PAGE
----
Finally, the bill removes the preamble to GRAMA that sets forth the legislative intent of the open records law.  This is consistent with a recent effort by the legislature to remove “intent language” in statutes in order to simplify judicial interpretation of statutes.

The reasons I voted for this bill are as follows:

1. I agree that taxpayers should not be required to pay for the expense of preparing voluminous records requests and that those expenses should be paid by the person making the request.

2. I believe that, under the current state of technology, text messages are similar to phone calls, which have never been subject to government records requests.  If a text message is used in a manner more like an e-mail or letter, however, then I believe it should be subject to disclosure.

3. I believe that government employees should not be paid overtime to fill a voluminous records request but instead should complete the request during normal business hours, even if this delays completion of the task.

4. I believe that many citizens have an expectation of privacy when communicating an individual message to their elected legislators.

5. I believe that the principle of separation of powers requires that the legislature establish and administer the rules that will govern its own records.

6. I believe that recent court decisions have unjustifiably expanded GRAMA based on its intent language, at the expense of individual citizens’ privacy.

7. I believe that this bill will still allow 90 percent of all records requests to be promptly filled, while requiring further appropriate inquiry into the more complicated 10 percent of requests.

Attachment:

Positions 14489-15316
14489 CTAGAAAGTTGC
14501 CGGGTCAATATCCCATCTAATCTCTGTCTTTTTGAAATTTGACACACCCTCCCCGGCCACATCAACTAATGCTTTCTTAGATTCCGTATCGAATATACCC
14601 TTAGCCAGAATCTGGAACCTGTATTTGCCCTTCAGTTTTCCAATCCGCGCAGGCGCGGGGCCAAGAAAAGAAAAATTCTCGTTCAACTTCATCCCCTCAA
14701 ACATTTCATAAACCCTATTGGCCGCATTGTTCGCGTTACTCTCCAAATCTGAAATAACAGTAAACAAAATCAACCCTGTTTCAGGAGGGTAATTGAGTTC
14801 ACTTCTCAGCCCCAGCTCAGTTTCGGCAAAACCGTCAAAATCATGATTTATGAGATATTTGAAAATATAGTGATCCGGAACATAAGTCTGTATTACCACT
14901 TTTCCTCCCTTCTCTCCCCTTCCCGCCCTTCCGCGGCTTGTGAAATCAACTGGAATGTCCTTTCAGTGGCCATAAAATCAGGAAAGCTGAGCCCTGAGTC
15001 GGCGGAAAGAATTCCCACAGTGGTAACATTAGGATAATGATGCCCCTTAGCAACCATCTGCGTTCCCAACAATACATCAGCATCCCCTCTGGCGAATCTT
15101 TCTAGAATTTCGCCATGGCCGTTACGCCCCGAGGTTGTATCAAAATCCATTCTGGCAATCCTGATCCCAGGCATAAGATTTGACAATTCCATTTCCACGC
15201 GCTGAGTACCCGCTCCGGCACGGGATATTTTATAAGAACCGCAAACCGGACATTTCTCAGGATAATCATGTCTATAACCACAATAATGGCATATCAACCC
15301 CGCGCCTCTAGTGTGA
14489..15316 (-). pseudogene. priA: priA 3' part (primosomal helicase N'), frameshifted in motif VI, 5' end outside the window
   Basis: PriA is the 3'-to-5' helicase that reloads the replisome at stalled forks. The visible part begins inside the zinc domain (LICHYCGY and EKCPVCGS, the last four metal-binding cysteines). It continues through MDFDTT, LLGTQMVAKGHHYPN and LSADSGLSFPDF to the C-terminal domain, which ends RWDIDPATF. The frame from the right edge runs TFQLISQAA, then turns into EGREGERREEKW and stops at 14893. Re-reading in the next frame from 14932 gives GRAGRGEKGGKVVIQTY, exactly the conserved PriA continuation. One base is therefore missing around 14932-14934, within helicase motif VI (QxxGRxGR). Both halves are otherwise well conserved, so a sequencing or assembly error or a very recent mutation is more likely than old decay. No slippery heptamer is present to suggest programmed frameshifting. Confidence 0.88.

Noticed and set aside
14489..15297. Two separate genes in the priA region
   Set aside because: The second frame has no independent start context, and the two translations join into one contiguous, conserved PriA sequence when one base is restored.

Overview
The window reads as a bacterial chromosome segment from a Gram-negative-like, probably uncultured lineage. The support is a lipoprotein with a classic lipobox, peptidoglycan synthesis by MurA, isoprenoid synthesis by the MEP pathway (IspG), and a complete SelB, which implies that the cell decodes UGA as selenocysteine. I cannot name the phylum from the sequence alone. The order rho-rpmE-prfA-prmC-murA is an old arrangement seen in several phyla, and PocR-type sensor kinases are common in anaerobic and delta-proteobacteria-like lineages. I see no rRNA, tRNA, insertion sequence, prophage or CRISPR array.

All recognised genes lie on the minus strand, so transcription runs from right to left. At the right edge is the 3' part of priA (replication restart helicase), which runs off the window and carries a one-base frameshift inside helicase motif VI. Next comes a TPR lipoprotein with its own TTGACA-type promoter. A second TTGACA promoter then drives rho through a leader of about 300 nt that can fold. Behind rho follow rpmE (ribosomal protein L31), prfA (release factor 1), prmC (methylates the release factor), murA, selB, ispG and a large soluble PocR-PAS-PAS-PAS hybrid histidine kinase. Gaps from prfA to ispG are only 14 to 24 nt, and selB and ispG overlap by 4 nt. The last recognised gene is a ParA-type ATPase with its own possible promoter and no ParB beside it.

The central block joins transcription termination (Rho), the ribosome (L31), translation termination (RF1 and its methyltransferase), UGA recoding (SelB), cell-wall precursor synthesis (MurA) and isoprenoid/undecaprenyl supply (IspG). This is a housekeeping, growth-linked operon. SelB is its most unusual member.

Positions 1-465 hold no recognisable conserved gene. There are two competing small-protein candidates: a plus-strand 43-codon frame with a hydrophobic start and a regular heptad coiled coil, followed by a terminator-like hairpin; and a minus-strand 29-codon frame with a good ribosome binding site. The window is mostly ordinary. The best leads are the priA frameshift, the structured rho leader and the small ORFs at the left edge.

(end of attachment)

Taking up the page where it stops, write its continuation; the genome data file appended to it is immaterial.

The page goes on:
8. I believe that Utah has one of the most transparent and informative systems of access to government records in the country, and I believe that will not be substantially changed by this new law.

9. I believe that certain citizens and media outlets have improperly made broad requests for thousands of government documents instead of narrowly focusing their request on a single document or group of documents.

Finally, I would like to comment on the manner in which this legislation was passed by the Senate and the House. I was first informed of this bill on Tuesday afternoon by House leadership in a closed meeting of all Republican representatives.

I first read the bill on Wednesday and the bill came up for a vote in the House on Thursday.  All 58 Republican representatives, including me, voted for the bill.  Three Democrats voted yes and 12 Democrats voted no.

I believe it would have been better to have much more discussion and debate on the bill.  I believe that the bill would not have passed in this exact version if it had been subjected to scrutiny for several weeks by the media and the public.

I also believe a legislator sometimes needs to cooperate with decisions that have been made by legislative leadership, especially late in the session, in order to preserve the legislator’s ability to pass important pending bills, the fate of which rests in the hands of legislative leaders.

I will write one final column next week to summarize the significant items of this year’s session.

As always, please feel free to contact me to express your thoughts pertaining to any legislative matters. 

My email address is and my phone number is 435-657-0185.